Chinese name in ballot meant to honour father, not for votes: Vancouver council candidate Brandon Yan

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      Brandon Yan says that except for the Chinese side of his family, no one calls him by his Chinese name Yan Nim Bun.

      Yan, who wants to become a Vancouver city councillor, also said that he doesn’t use it either.

      “Only within family,” Yan related in a phone interview with the Georgia Straight. “So it’s one of those things where it’s not super useful in a predominantly English-speaking country.”

      When Yan filed his nomination papers with the City of Vancouver for the October 20 civic election, he asked city staff if his Chinese name written in Chinese characters can be included in the ballot.

      “I asked if I could, and they said, ‘Write it down’, so I did,” he said.

      Although there are other candidates of Chinese heritage, they were not able to get city staff to include Chinese characters opposite their names.

      When voters get their ballots, Yan’s name is going to stand out as the only one with additional Chinese characters.

      According to the candidate with the OneCity party, his Chinese name Yan Nim Bun stands for something like ‘Yan Remember Where You Come From’ or ‘Yan Remember Your Origins’.

      Yan said that his decision to include his Chinese name in the ballot wasn’t motivated by politics, which is to gain advantage with voters of Chinese origin.

      “I mean I don’t know, because I think, for that, most people will see that my name, my Brandon Yan is already a Chinese name,” he said. “You know, you have David Wong [Green candidate for council], and… there are folks with anglicized Chinese names…I don’t know if…it would give me a distinctive advantage to have a different Chinese name on there.”

      As Yan noted, “It wasn’t a huge thing in my mind.”

      According to Yan, the reason is deeply personal.

      It’s to honour his old father.

      “My dad is in his mid-70s, and, you know, he’s not going to be around for much longer,” Yan said. “…So I just wanted him to see that the family name was…there, and also…to see that…that the name he gave me…that I treasure that name, that I accept that name as well.”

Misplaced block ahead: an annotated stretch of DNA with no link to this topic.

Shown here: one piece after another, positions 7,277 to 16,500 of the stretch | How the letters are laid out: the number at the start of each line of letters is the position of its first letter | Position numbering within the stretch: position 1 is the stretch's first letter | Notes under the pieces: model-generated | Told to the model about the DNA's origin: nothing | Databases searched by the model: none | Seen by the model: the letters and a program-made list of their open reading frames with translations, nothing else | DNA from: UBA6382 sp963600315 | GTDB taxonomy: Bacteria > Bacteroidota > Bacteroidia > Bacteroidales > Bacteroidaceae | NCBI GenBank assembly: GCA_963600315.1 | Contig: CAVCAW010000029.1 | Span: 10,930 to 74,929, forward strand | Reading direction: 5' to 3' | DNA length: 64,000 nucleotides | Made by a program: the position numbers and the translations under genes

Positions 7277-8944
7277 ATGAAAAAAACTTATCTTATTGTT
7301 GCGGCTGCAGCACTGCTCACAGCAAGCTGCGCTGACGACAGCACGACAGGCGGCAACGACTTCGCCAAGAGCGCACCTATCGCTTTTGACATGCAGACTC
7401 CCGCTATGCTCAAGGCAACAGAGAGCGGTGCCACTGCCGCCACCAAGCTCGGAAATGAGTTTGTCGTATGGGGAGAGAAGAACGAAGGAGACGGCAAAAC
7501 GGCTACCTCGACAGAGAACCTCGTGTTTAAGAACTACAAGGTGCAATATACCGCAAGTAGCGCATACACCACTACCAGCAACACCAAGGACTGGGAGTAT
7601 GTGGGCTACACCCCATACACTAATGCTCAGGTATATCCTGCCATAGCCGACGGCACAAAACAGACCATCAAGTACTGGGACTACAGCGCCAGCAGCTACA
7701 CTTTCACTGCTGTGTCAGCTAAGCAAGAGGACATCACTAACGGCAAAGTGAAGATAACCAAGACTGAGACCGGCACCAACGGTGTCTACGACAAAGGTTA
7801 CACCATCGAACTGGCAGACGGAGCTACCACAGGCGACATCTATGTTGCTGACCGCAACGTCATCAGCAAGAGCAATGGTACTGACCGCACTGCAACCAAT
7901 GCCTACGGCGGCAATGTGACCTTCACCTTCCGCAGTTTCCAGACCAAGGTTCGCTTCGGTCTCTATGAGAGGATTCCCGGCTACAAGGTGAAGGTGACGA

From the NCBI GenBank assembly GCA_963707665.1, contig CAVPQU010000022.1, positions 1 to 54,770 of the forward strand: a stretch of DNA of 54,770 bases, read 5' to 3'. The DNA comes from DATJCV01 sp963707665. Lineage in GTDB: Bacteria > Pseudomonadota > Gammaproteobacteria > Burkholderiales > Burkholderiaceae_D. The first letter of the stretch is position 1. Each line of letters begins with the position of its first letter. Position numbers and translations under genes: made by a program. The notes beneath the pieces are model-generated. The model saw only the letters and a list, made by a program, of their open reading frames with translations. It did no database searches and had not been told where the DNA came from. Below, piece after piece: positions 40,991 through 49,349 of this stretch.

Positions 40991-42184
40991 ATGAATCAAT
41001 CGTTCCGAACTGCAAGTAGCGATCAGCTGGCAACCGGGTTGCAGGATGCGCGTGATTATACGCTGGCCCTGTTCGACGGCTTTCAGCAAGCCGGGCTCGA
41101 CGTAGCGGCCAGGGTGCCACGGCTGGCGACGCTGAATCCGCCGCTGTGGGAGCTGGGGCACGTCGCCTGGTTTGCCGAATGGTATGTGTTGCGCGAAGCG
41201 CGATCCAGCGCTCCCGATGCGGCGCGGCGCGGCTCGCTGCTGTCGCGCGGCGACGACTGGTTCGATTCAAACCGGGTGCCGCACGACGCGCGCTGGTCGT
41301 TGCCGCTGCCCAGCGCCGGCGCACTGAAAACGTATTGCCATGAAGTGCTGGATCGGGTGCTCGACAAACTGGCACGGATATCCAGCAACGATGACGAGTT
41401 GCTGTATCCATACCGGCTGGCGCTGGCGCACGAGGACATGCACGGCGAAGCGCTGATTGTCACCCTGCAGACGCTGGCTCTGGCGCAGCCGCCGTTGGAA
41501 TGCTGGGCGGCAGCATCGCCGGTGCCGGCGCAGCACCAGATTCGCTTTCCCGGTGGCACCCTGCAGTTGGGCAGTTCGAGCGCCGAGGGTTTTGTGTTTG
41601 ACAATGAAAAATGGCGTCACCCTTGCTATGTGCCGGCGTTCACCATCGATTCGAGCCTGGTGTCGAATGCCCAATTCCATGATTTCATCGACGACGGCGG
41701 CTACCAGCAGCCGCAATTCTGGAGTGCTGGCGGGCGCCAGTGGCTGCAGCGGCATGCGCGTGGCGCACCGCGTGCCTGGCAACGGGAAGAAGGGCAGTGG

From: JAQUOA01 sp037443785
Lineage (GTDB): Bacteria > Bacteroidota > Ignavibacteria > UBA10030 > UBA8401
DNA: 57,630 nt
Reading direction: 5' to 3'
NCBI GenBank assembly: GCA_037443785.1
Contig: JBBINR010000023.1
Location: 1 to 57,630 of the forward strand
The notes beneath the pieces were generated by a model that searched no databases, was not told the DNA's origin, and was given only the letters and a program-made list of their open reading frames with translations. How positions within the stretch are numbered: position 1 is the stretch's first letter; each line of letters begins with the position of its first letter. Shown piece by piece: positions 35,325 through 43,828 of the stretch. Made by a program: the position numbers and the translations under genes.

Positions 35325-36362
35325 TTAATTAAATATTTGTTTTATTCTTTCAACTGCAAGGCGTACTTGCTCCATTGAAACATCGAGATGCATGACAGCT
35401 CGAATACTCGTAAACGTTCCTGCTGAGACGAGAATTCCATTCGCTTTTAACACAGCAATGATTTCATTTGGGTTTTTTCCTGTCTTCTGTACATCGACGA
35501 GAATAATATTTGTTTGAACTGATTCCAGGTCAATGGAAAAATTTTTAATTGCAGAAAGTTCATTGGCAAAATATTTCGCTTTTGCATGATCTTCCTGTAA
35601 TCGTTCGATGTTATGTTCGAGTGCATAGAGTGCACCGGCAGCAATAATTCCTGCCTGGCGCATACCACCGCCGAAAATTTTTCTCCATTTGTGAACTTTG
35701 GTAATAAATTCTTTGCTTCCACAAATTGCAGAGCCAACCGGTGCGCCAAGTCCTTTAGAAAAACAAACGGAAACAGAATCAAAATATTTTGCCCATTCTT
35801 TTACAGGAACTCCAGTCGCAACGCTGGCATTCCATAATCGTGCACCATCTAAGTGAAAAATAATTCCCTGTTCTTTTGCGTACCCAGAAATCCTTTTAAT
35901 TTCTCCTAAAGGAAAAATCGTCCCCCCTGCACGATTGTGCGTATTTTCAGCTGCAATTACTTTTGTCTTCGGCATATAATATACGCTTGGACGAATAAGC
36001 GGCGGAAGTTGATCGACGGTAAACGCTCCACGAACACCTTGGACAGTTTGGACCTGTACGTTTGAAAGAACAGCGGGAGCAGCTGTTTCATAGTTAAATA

Yan said that his Chinese father, who had married a Caucasian woman, was driven by one thing when he gave his son a Chinese name.

      “His intention was to ensure that, you know, as a young mixed race person growing up in Canada, that I always remember my heritage and where I come from,” he said. “…I’ve been trying to learn more about my Chinese culture, and so I wanted to have that, and also for him to see the name that he gave me on the ballot also represented.”

      As a candidate for public office, Yan said that it was important for him to represent is “full self”.

      “And part of myself is my Chinese family and my Chinese connection to this area,” he said.

      According to Yan, his father is happy with what he did.

      “He’s proud,” Yan said.

      Yan said that he doesn’t speak Chinese.

      “He didn’t teach us any,” Yan said, referring to his father, “and I was actually starting to learn a little bit a little while ago and it was kind of sad ‘cause I said, ‘I was learning Cantonese', and he asked me like, why are you learning such an ugly language? Because I think, you know, as first generation immigrants…they were told…not to speak Chinese and to… learn English, and to kind of hate a bit of their own culture.”

      According to Yan, he had to practice scribbling the Chinese characters.

      “It was very difficult, but I did do it,” he said.

      According to Yan, having City of Vancouver staff include his Chinese name in Chinese characters in the ballot was easy.

      “I asked if I could, and they said, ‘Write it down’, so I did,” he said.

      Without going into details, Yan indicated that others are not happy that his name is the only one that will have additional Chinese characters in the ballot.

      “People were getting mad at me, because they’re like… they’re [city staff] treating me special, but… I just asked the question if I could use it, and they [city staff] said go ahead,” Yan said.

      In a separate interview, Rosemary Hagiwara, who is the city’s chief election officer, recalled that other candidates had inquired if they could include characters to their names.

      According to Hagiwara, these candidates were advised that the Vancouver Charter allows them to do so if the additional name is the “usual name that they go by”.

      “It’s a name that they use other than their legal name,” Hagiwara told the Straight by phone about what ‘usual name’ means. “They’re also known by that name.”

      In other words, a ‘usual name’ is the “name that the person goes by as well”, the chief election officer explained.

      Asked about Yan, Hagiwara said that she asked him to confirm that he is known by his Chinese name.

      “That is what he said. He has confirmed that to me,” Hagiwara said.

      If other candidates are thinking that they can still add Chinese names or characters, it’s already too late.

      As Hagiwara noted, the deadline for filing nomination papers was last September 14.